Deccan Chronicle

All dams will be full by October, says CWC

Deccan Chronicle| Sreenivasa Rao Dasari

Published on: July 28, 2018 | Updated on: July 28, 2018

Most projects in Godawari basin less than half full.

Central Water Commission (CWC) logo

Central Water Commission (CWC) logo

Hyderabad: The first phase of the current monsoon season, which is about to conclude, has made farmers in the Krishna basin cheerful, while most of the Godavari basin projects are not even half full. The Central Water Commission (CWC) expects the second and third spells of rain to fill all projects by October. 

The current inflows of one lakh cusecs to the Srisailam dam may continue for three-four days, said Mr D. Ranga Reddy, chief engineer at Krishna and Godavari Basin Organisation (KGBO), CWC.

"Based on current inflows into the Srisailam project, we expect the dam would get another 40 tmc ft in four days. We are receiving about 50,000 cusecs from the Tungabhadra project and this is expected to continue for 10 days. The Bhadra project is also full and any further rain will get us more flood water inflows," Mr Reddy told this newspaper.

He said the Almatti dam in Karnataka was full and inflows into the Jurala project, the first in Telangana state on the Krishna, were continuing. "Even if there are no rains, we will get 60,000 cusecs of inflows in Krishna. In total, Srisailam may get one lakh cusecs of inflows for the next four days. This may add 40 tmc ft," Mr Reddy said.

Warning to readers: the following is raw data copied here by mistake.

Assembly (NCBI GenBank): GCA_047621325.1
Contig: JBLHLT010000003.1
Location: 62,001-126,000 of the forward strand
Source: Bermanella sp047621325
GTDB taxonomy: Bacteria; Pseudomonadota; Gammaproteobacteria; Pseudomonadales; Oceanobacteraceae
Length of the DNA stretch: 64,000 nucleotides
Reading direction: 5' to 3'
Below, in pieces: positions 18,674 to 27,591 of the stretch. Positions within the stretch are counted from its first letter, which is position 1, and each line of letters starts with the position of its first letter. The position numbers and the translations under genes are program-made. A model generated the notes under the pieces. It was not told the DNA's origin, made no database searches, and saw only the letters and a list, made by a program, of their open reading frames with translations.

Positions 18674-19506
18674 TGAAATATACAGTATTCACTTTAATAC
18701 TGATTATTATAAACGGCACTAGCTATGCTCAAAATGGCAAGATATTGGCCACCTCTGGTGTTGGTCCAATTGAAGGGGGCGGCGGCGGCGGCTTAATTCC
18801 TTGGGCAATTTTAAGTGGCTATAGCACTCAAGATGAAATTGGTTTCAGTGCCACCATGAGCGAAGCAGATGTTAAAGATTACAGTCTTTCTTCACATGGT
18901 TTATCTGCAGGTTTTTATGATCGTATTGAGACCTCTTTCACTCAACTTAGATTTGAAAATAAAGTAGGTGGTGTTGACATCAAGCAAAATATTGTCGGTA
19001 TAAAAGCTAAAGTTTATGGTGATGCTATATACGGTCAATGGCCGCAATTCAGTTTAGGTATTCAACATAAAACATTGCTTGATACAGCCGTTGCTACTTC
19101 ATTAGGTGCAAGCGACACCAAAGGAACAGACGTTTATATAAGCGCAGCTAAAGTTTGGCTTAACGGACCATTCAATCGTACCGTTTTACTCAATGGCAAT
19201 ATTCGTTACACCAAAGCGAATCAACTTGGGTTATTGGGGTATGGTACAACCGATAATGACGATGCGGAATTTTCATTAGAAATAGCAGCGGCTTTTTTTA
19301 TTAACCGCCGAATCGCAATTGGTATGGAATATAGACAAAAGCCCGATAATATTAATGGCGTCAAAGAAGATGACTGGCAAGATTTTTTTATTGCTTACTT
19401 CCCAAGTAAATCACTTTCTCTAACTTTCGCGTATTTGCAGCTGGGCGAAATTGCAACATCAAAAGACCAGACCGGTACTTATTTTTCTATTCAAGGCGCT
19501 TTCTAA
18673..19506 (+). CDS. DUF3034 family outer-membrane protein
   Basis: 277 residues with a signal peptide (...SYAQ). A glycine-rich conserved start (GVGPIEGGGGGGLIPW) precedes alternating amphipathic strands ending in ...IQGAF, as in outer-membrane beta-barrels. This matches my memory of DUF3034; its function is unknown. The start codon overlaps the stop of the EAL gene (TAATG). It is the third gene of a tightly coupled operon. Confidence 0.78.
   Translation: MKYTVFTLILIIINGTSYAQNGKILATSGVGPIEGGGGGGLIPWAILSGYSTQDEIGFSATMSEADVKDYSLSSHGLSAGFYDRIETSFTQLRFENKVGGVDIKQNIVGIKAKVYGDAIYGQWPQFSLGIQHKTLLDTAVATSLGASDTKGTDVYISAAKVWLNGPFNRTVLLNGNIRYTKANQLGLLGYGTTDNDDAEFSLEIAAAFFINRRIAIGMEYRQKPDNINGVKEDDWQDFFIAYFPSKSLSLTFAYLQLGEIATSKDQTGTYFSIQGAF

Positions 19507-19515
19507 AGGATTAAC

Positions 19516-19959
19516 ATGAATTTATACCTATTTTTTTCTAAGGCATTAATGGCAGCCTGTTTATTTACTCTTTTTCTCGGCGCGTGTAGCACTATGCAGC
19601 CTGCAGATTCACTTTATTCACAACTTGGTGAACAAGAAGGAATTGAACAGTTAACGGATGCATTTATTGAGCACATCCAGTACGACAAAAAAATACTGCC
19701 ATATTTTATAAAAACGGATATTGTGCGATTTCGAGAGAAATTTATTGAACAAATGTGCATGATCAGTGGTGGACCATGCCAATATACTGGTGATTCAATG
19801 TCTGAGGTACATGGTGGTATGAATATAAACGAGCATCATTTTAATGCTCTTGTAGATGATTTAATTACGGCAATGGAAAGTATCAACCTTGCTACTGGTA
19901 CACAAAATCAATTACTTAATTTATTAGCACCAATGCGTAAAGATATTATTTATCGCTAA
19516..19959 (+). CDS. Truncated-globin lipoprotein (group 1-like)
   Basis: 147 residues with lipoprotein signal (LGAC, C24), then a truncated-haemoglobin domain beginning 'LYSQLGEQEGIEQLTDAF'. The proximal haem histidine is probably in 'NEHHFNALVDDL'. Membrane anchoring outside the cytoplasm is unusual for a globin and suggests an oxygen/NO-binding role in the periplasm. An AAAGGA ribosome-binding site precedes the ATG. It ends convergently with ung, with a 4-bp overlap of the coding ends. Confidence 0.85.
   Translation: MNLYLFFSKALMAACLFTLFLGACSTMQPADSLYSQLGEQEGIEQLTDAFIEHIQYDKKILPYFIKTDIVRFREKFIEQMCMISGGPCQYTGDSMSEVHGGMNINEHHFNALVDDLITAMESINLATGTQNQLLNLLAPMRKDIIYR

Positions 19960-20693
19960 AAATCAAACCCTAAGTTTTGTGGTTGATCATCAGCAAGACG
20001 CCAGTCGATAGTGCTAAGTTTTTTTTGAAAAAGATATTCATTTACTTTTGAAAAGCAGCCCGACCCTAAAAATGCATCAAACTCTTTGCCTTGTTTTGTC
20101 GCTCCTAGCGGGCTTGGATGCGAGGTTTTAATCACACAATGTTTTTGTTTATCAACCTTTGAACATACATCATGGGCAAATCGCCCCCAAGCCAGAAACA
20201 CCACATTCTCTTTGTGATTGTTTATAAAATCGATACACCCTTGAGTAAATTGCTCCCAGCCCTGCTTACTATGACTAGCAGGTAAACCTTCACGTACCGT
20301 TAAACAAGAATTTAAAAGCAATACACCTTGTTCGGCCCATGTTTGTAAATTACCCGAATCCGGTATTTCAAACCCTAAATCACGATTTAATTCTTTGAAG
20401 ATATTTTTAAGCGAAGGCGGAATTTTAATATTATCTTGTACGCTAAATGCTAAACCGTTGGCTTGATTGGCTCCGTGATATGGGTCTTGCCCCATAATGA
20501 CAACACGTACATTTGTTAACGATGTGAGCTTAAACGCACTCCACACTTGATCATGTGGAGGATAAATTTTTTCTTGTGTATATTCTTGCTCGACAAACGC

For the first time in five years, TSGenco was able to generate hydel power at Srisailam project in July after the dam received over 120 tmc ft in the water year beginning June, taking the total volume to 148.5 tmc ft as against its total capacity of 215.81 tmc. Srisailam had only 19.5 tmc ft on the same day last year. TSGenco on Saturday started 250MW hydel power generation at Srisailam project. 

"We started hydel power generation of 250MW from 8 am today. Generally, hydel power generation at Srisailam takes place during August or September, but this time we could start power generation in July after five years. The southwest monsoon was good and we received a good quantity of water and this coupled with heavy downpour in the upstream catchment areas in Karnataka and Mahara-shtra resulted in more then expected flood water into the Srisailm dam," said Mr Ch Venkatachalam, director (hydel), TSGenco. 

Hydel power generation at Nagarjunasagar is continuing for one hour using reversible pumping. Its installed capacity is 816 MW and 900 MW at Srisailam. "Since January, we are generating 300 MW hydel power using 1 tmc ft of water," said Mr Venkatachalam. 

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